dyeing with indigo plants

Published by on November 13, 2020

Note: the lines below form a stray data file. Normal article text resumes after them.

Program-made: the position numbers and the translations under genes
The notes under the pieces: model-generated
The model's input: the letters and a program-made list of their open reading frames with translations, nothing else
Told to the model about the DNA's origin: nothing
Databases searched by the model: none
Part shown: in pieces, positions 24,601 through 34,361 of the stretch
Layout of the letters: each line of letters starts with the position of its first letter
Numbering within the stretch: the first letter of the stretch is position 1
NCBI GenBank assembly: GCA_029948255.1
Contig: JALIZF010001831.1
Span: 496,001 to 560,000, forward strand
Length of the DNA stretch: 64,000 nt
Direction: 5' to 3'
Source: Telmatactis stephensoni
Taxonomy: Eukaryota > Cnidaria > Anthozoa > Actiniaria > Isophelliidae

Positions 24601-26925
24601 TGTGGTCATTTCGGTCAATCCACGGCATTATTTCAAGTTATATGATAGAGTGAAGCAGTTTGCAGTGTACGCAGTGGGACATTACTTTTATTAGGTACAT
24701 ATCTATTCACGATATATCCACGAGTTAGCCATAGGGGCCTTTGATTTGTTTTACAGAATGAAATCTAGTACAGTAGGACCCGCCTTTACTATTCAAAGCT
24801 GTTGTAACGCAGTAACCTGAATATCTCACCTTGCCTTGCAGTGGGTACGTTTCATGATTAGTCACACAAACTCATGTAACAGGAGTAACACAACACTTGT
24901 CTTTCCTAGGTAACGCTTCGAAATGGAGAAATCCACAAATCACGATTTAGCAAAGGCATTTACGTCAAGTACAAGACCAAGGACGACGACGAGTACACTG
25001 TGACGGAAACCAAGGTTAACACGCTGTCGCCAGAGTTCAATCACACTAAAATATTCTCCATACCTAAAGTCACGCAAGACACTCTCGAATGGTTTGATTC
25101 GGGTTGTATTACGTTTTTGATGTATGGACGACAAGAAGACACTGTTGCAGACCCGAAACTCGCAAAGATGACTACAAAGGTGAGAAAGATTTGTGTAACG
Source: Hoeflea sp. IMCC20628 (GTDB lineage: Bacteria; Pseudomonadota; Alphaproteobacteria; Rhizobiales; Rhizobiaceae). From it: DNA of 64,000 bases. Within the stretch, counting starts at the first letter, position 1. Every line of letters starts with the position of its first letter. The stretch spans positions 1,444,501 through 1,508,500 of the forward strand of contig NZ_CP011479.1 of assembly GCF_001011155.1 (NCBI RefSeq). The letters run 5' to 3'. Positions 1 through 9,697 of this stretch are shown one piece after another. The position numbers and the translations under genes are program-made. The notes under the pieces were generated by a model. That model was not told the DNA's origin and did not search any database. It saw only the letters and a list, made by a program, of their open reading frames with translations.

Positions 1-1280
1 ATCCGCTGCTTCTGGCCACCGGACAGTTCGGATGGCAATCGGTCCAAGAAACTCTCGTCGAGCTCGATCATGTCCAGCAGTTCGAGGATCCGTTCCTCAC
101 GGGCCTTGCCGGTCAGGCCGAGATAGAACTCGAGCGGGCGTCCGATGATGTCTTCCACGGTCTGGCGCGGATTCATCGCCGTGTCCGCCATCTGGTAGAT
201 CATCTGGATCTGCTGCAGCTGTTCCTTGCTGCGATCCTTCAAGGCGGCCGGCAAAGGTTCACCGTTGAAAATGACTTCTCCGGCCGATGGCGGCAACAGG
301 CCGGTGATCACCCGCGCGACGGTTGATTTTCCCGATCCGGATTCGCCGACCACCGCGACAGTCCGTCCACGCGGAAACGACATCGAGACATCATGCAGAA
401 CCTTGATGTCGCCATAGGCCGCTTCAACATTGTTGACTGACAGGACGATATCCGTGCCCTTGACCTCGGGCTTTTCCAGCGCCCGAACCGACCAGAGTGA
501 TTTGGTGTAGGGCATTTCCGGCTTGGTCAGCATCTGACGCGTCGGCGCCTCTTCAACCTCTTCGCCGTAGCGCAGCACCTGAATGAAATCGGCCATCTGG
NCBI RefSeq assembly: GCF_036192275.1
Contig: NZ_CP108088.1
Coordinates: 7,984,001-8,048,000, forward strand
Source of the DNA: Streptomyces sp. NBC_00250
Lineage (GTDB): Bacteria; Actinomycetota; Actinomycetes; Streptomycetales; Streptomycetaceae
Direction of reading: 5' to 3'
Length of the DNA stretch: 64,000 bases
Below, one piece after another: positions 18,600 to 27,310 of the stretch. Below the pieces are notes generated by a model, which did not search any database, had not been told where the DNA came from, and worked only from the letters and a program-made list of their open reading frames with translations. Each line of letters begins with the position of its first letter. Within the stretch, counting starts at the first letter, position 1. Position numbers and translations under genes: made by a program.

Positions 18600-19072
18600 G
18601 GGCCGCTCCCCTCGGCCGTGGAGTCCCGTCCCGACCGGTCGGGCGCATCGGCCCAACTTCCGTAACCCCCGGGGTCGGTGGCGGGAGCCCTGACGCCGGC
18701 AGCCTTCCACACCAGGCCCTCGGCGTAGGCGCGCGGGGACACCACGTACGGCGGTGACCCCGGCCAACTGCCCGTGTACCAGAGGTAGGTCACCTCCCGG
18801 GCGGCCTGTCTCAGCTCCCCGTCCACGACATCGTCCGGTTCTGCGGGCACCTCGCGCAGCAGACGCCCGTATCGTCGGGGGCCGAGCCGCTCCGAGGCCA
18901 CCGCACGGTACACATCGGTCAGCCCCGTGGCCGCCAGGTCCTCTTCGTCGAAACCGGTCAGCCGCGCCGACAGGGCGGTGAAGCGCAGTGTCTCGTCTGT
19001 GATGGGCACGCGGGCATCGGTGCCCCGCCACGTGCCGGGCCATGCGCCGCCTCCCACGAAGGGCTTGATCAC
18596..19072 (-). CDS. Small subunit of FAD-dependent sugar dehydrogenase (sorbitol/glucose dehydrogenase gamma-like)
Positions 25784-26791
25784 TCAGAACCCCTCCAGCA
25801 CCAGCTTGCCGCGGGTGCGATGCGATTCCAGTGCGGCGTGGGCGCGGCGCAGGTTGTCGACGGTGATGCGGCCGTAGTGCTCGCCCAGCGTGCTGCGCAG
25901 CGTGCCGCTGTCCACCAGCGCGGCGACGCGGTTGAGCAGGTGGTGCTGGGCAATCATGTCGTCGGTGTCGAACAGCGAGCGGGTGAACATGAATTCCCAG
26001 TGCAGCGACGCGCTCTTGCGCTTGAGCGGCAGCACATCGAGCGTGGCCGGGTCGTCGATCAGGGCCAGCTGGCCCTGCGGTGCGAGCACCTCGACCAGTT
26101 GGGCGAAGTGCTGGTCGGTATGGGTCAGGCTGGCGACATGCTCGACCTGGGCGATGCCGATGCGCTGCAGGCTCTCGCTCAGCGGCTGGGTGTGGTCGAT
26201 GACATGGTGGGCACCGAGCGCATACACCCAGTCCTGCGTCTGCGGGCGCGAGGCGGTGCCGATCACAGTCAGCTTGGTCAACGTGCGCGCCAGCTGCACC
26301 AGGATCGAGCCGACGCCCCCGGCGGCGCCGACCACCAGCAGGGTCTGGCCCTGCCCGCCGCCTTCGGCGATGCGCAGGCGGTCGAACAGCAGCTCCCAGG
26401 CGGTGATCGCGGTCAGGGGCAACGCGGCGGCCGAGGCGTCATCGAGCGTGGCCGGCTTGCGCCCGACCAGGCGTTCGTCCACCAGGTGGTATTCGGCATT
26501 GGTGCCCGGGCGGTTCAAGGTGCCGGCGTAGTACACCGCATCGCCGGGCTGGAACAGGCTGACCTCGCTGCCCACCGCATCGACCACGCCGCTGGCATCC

Whenever possible, I try to choose native or native-ish plants, meaning plants indigenous to my area or ones that have been grown in the area for a long period of time. WARNING! I tend to pick fresh leaves and flowers in bloom, but you can also try using dried plants or roots if you’d like. Now to find and grow more plants! Despite Japanese Indigo (Persicaria Tinctorium) being a completely unrelated plant, I decided to give this method a go. The leaves were looking so lush that I knew that I had to try dyeing with them soon. They are shrub like in growth and grow well in moist, warm conditions. I’ve got a small bush growing but it is still too young for harvesting. The blue jeans you are wearing today are likely colored using a synthetic dye, but that wasn’t always the case. What can you tell me about it. Plant material (flowers, leaves, or roots, or a mix; the more you have, the more intense your dye will be), Optional: Garden scissors (for collecting flowers or plant material), Optional: Kitchen scale (to weigh plant material and fabric or yarn, if you’re following a specific recipe), Optional: Camp stove with propane tank (if you want to dye outside), Optional: Thermometer with clip (if you’re following a dye recipe with specific temperatures). I've been growing a couple of pots of Dyer's Knotweed / Japanese Indigo (Persicaria tinctoria) on my balcony this summer (about 6 plants in total). The fibers will darken somewhat on exposure to air but they do not oxidize like classic vatted indigo. When considering indigo cultures, most people immediately jump to Japan. Add your mordant and stir until it dissolves. You can also look for lower-impact fabric or fibers, such as organic cotton jersey. For lightest colors, dip for a few minutes. It’s a fun hobby for those who are curious, like to experiment, and don’t mind unpredictable results. The color will gradually develop resulting in robin’s egg blue, turquoise or aqua. The seeds are small, and slow to germinate so it is best to start them indoors where they can be…, I love spinning my flock's fleece and then dyeing it with my homegrown indigo leaves, 2 ply yarn that I handspun from one of my flock's fleeces, ready to be dyed. And here are a few other samples. Indigo refers both to the blue pigment used as a dye and to indigo plants of the genus Indigofera. Mix with remaining 4 gallons of water in a large pot. (You can experiment with different amounts, though; it’s sometimes worthwhile to create a batch of test samples with fabric swatches.). And I’m so pleased with how well it worked! About Indigo Plant Dye. For one thing, you can get an incredible range of hues, including yellow, orange, green, red (if you use madder), blue (if you dye with woad or indigo), purple, grey, and brown. Your email address will not be published. – Barberry (mahonia sp.) Most cultures have their own recipes and techniques, often accompanied by spiritual rites, to create natural indigo dye. The birthplace of dye from indigo plants is India, where the dye paste is dried into cakes for ease of transportation and sale. Spring and summer are coming, and if you’ve ever been interested in natural dyeing, now’s the time to start planning. fabric or yarn It was so exciting to unwrap my little triangle and discover the beautiful patterns that folding and tying had made on this top. Why would you ever want to dye with plants? They tend to be simple patterns requiring little thought and not much counting or angst. Use the techniques and ideas featured in each month’s issue to create these and other quick & lovely projects. I've experienced it only in dye workshops (described here and here), never tried it myself at home.It requires several steps and a certain amount of care or you can easily ruin the dye bath. (Note: You can also just add the fabric or yarn to your cold dye and let it sit, or even try solar dyeing, but I tend to get better and more interesting results with heat from a stovetop or camp stove. Harvest the indigo and immediately strip the leaves from the stems and drop in a bucket of ice water. Rinse in warm water. Turn the heat off. Soak your yarn or fabric in cold water for at least an hour or until the material is thoroughly soaked. If you’re following a particular dye recipe, use your thermometer to get the exact temperature. After the first soak the cotton has turned this vivid green. Start your sewing adventure with us. She offered me some Tephrosia rufula which she described as alternative indigo plant. At that class I met a lovely lady (originally from Hawaii) who specialises in Australian Native Plants. Leaves are ready to pick for use in the dye vat. Indigo vat dyeing compared to fresh woad leaf dyeing of various fibers, at different temperatures. It produces a range of colors from intense yellow to deep orange to brown and looks cheery in the garden to boot. Label your fabric-in-progress with mordant and a date. I love growing my own Japanese Indigo plants then hand dyeing handspun wool from my very own flock with the leaves. Her experiments are documented at duckbucket.blogspot.com. Japanese Indigo (Polygonum tinctorium) dyeplant seeds are your gateway to dyeing with beautiful blue hues from the ground up!!! In the Japanese tradition, plants are first harvested and dried . Woad Plant Care: Tips On Using Woad Plant Dyes, Indigo Dyeing Guide – How To Dye With Indigo Plants, Dyeing With Woad – How To Get Dye From Woad Plants, Natural Thanksgiving Décor – How To Grow Thanksgiving Decorations, Autumn Centerpiece Ideas For Outdoor Table Décor, Corn Cob Wreath: How To Make Indian Corn Wreaths, Southern Blight Of Hosta: Controlling Hosta Southern Blight, Firebush Propagation – Learn How To Propagate Firebush Shrubs, Firebush Fertilizer Guide: How Much Fertilizer Does A Firebush Need, What Is Fallow Ground: Are There Any Benefits Of Fallowing Soil, The Bountiful Garden: Bringing The Garden To Thanksgiving, Overwintering Containers And End Of Season Cleanup, Must Have Winter Shrubs – Top 7 Shrubs For Winter Interest, Enclosed Porch Garden – Indoor Gardening On The Porch. In order to make indigo dye, you need leaves from a variety of plant species such as indigo, woad, and polygonum. But I really wanted to keep it natural and avoid using Sodium Hydrosulphite. Or, more accurately, I like knitting the first half of scarves. Cold water The resultant mix is allowed to ferment for a week or so to form a pigment called sukumo. You can also dye with all kinds of other natural substances—tea, coffee, berries, bark, vegetables, and more. The fibers will darken somewhat on exposure to air but they do not oxidize like classic vatted indigo. Let’s learn more. Find more gardening information on Gardening Know How: Keep up to date with all that's happening in and around the garden.